From her role as an actress, dakota johnson she began to become an observer of the creative process and the texture of the stories that were given the green light. That sharp look led to a discovery: the films in which she was a part (and others that were a guarantee of success) distanced the viewer and herself. “For a long time, when she was filming, sometimes she gave my opinion but then the result was something totally different. As an artist, she was like, ‘What the fuck? I want my art and my ideas to be respected and taken into account. I want to be part of the process”, came to declare Johnson who, to his 32 yearsintegrated productions of the most diverse, among them: Social network by David Fincher, the saga Fifty Shades of Grey, the films of Italian Luca Guadagnino Bigger Splash Y Suspiriaand Maggie Gyllenhaal’s adaptation of Elena Ferrante’s novel, The dark daughter
For his ideas to be respected, Johnson saw no other way than to create his own production company and so, with Ro Donnelly by his side, he was born two years ago. Tea Time Pictures. “I remember the first time I saw anything by Cooper, it was his first film, shithouse, and I liked her voice, that’s why we decided to produce her second movie,” Dakota said at a press conference via Zoom in which she participated. THE NATION. Cooper is Cooper Raiff, who made his directorial debut in 2020 with that film. coming of age and his second movie is Cha Cha Real Smooth, the first feature film that Dakota not only produces and co-stars in but also the first in which she was able to polish the script together with her director. The next project you have in the pipeline is Am I Ok?, the drama directed by Tig Notaro and Stephanie Allynne.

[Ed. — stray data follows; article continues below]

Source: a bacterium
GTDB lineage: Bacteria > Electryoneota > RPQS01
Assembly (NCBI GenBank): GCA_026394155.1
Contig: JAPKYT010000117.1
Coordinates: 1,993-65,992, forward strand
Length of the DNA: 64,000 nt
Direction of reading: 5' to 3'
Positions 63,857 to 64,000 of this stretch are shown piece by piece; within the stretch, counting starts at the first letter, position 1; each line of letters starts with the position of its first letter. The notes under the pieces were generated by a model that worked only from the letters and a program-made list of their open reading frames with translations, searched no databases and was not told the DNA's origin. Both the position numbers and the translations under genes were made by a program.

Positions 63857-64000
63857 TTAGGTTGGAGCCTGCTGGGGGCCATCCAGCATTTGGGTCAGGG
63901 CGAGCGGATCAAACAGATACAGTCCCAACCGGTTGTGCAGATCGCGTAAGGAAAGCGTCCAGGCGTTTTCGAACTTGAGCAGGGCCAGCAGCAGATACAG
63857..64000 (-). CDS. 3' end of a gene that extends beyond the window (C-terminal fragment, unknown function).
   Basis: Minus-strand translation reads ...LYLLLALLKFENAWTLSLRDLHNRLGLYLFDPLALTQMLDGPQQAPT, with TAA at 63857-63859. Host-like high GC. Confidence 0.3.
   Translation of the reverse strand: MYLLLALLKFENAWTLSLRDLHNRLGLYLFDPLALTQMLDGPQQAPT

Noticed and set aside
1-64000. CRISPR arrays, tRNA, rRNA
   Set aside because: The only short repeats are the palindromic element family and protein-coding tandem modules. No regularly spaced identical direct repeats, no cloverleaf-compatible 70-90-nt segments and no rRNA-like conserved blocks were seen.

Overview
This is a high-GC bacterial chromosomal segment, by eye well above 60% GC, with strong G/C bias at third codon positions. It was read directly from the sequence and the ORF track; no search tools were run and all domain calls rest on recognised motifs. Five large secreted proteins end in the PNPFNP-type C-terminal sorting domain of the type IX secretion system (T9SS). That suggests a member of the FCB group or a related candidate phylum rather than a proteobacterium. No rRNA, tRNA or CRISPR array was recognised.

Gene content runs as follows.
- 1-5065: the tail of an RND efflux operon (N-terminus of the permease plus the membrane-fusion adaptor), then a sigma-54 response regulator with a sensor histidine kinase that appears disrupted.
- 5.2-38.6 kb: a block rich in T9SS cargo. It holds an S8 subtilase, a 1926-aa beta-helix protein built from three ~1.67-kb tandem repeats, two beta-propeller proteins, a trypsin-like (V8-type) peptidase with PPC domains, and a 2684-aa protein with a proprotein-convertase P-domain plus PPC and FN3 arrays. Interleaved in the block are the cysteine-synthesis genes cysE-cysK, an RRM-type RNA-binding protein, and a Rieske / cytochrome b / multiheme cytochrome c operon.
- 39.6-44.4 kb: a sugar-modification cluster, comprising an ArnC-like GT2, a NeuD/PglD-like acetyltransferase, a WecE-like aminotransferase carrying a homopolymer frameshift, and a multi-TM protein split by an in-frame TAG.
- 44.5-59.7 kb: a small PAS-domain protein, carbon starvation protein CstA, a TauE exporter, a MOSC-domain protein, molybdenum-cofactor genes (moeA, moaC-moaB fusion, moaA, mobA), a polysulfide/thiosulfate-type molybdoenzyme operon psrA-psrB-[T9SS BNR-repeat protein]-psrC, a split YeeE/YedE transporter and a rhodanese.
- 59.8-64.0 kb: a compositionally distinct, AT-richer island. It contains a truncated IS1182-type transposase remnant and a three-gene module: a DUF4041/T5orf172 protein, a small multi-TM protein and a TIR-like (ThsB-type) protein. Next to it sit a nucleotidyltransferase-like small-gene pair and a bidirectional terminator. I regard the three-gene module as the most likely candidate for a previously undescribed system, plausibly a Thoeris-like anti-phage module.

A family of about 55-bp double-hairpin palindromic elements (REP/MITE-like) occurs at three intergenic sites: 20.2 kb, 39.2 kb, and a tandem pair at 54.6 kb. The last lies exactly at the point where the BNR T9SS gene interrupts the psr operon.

Cha Cha Real Smooth, which opens tomorrow by the streaming platform, Apple TV +, marks a perfect transition in Raiff’s cinema. As well as shit house showed life at the university and the loneliness that invaded Alex, in his second film the focus is on what happens when one receives the degree and must respond to certain socio-cultural mandates: look for a job, settle down, start a family. Those pressures overwhelm Andrew (Raiff), who at 22 years old, and after graduating, goes to live again with his family in New Jersey without a goal in mind. Due to his natural charisma, the mothers of the school that his brother attends begin to call him to officiate as an entertainer for parties in bars and bat mitzvahs.
In this context, he meets Domino (Johnson) and Lola, his daughter with autism (played by Vanessa Burghardt), who unintentionally lead Andrew to his true interests. The three forge a family in which labels do not matter and that, from the first moment, we know will not be eternal. For Raiff, who was also present at the press conference alongside Burghardt, that doesn’t matter. What matters is the memory of that bond forged.